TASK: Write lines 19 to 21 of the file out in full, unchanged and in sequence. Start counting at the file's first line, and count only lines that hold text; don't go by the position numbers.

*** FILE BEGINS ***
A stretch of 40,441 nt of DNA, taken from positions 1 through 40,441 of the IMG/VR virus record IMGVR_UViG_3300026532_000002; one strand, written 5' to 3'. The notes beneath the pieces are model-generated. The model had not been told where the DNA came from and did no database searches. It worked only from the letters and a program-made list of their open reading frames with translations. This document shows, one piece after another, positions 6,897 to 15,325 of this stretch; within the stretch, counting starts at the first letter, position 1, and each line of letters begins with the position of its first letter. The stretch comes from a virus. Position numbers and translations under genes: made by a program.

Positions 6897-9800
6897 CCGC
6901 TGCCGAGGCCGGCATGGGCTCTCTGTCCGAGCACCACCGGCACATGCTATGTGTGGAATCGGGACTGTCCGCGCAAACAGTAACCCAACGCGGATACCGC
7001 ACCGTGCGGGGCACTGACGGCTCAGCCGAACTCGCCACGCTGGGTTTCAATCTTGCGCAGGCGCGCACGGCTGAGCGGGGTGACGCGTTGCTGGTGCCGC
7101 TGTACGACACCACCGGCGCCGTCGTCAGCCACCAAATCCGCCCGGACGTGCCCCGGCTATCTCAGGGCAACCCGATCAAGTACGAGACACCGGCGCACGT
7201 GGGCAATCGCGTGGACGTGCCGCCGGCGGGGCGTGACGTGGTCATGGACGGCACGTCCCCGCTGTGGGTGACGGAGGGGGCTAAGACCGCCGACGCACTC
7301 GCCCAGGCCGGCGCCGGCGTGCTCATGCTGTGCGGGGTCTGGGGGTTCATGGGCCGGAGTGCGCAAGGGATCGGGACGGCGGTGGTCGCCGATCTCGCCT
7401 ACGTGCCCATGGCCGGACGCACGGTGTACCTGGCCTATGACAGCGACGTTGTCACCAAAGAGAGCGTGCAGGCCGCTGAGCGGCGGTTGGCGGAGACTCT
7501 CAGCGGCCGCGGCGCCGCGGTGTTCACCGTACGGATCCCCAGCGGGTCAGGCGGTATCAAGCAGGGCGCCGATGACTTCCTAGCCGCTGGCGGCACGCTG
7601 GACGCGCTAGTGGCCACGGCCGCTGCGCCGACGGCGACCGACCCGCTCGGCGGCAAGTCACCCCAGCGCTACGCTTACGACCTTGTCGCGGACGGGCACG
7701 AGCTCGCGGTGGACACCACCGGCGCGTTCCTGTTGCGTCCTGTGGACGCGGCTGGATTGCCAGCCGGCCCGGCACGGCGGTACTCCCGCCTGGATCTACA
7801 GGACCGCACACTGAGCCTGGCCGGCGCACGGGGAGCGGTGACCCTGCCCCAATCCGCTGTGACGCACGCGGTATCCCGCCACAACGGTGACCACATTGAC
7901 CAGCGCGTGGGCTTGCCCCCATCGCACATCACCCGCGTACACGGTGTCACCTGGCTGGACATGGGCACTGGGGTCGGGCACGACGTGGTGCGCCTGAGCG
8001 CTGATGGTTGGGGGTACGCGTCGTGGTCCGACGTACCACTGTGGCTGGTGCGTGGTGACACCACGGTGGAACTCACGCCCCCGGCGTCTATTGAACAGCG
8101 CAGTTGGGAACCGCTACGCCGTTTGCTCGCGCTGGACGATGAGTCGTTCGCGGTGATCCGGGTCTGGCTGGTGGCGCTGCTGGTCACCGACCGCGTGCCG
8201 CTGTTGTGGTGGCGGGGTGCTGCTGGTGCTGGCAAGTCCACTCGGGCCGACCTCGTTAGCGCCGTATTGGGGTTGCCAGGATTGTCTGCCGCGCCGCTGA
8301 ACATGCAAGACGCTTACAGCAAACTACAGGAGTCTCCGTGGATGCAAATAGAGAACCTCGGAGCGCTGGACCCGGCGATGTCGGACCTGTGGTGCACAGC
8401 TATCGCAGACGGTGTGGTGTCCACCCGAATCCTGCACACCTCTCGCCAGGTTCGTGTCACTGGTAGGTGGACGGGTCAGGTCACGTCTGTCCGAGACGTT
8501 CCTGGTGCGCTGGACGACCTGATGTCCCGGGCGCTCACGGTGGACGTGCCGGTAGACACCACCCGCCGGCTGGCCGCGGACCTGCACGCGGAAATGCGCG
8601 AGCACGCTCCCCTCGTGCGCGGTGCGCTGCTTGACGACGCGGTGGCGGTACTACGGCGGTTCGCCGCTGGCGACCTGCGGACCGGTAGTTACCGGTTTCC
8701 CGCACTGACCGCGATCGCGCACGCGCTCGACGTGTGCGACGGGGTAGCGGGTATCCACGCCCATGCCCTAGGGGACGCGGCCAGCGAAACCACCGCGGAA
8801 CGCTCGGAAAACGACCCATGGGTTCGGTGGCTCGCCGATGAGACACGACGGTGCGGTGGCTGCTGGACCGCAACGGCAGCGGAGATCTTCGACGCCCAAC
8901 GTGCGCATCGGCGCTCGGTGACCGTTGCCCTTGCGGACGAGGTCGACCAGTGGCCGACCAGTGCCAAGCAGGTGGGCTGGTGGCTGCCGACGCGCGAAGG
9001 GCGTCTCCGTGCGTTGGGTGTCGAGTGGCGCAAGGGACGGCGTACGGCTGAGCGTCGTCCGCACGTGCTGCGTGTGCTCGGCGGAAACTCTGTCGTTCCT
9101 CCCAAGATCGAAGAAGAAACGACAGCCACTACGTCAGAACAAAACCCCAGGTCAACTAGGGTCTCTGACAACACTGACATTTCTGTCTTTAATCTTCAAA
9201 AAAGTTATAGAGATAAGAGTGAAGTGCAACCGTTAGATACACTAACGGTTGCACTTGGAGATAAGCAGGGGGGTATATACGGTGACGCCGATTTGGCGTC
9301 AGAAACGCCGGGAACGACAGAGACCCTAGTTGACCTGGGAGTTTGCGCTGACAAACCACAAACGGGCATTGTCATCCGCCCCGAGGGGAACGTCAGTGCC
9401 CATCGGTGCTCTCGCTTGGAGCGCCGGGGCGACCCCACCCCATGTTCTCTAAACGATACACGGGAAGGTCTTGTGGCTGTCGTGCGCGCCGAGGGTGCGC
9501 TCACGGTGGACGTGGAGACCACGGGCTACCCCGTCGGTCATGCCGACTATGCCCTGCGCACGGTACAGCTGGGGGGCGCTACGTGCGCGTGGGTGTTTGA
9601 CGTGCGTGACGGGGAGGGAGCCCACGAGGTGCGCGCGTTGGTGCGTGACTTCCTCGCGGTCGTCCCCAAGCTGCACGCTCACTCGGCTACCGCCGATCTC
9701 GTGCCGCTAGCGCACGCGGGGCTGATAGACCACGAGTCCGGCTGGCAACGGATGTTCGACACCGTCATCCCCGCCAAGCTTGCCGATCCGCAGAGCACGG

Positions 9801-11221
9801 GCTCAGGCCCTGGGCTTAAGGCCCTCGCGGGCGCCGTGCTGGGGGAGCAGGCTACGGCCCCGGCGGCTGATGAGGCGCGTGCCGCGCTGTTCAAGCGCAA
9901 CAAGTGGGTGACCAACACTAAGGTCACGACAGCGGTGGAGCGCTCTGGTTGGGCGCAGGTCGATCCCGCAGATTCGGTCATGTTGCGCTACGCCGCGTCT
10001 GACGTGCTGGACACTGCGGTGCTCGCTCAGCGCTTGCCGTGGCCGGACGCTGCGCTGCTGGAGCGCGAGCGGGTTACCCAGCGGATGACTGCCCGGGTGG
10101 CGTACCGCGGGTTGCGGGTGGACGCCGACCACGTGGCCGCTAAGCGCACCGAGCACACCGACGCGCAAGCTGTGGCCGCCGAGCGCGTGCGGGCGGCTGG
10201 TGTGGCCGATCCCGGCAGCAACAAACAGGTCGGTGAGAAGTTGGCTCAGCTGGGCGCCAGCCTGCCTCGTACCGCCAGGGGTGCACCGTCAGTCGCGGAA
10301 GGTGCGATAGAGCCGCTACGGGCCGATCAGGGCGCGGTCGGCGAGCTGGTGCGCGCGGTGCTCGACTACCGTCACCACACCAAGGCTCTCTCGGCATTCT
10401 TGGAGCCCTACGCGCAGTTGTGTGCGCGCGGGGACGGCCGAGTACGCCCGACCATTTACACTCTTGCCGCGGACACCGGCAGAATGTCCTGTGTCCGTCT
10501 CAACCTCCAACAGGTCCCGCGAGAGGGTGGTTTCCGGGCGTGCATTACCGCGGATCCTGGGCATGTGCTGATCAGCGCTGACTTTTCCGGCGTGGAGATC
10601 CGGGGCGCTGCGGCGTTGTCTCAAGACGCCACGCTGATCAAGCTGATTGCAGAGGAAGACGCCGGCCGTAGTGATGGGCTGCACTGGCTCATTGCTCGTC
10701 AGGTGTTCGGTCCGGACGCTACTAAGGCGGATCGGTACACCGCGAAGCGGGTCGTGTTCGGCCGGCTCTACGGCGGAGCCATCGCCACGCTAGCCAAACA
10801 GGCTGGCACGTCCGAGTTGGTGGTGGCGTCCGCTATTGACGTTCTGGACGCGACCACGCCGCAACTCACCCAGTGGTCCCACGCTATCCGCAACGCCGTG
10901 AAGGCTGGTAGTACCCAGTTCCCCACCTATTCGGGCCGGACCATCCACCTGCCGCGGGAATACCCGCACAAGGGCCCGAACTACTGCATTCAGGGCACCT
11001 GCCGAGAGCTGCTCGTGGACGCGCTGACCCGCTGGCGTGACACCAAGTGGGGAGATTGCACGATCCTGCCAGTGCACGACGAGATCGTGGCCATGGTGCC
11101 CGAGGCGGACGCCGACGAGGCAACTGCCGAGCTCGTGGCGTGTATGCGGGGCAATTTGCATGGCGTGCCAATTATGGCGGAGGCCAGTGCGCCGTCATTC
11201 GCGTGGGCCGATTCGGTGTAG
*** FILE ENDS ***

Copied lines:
8401 TATCGCAGACGGTGTGGTGTCCACCCGAATCCTGCACACCTCTCGCCAGGTTCGTGTCACTGGTAGGTGGACGGGTCAGGTCACGTCTGTCCGAGACGTT
8501 CCTGGTGCGCTGGACGACCTGATGTCCCGGGCGCTCACGGTGGACGTGCCGGTAGACACCACCCGCCGGCTGGCCGCGGACCTGCACGCGGAAATGCGCG
8601 AGCACGCTCCCCTCGTGCGCGGTGCGCTGCTTGACGACGCGGTGGCGGTACTACGGCGGTTCGCCGCTGGCGACCTGCGGACCGGTAGTTACCGGTTTCC